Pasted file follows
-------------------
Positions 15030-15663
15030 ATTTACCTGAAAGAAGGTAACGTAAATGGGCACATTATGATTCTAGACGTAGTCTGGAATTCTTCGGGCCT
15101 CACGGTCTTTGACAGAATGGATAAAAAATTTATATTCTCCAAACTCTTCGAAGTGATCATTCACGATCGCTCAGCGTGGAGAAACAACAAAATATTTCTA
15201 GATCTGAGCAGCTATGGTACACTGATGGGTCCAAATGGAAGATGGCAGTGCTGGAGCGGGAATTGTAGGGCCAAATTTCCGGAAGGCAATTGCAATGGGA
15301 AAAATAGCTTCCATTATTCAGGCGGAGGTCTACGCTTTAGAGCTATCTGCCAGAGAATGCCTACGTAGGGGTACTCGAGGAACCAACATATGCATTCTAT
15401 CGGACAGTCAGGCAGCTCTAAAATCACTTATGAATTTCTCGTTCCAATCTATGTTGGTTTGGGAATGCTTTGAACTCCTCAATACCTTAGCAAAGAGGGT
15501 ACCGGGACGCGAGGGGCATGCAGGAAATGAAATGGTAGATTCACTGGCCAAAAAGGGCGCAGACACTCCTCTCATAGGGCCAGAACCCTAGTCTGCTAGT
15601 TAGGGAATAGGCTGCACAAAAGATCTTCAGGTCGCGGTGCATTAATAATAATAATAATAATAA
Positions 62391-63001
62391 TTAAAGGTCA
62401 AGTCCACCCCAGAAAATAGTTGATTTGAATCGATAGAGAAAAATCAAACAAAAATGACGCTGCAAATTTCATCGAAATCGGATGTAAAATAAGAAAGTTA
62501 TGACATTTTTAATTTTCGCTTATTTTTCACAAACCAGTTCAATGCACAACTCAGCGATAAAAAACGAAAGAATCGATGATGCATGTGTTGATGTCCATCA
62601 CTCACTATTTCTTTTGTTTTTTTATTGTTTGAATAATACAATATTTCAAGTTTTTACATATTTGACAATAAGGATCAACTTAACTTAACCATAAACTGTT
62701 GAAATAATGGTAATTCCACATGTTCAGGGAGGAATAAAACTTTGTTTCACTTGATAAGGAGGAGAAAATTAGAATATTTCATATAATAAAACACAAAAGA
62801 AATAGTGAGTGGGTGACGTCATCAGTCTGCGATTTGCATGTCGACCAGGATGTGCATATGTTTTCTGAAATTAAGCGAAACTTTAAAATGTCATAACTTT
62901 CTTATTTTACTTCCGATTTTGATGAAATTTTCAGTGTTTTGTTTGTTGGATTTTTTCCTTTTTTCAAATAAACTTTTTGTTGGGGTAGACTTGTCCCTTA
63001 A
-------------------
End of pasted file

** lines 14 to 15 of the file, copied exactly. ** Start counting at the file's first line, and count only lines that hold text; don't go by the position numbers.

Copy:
62701 GAAATAATGGTAATTCCACATGTTCAGGGAGGAATAAAACTTTGTTTCACTTGATAAGGAGGAGAAAATTAGAATATTTCATATAATAAAACACAAAAGA
62801 AATAGTGAGTGGGTGACGTCATCAGTCTGCGATTTGCATGTCGACCAGGATGTGCATATGTTTTCTGAAATTAAGCGAAACTTTAAAATGTCATAACTTT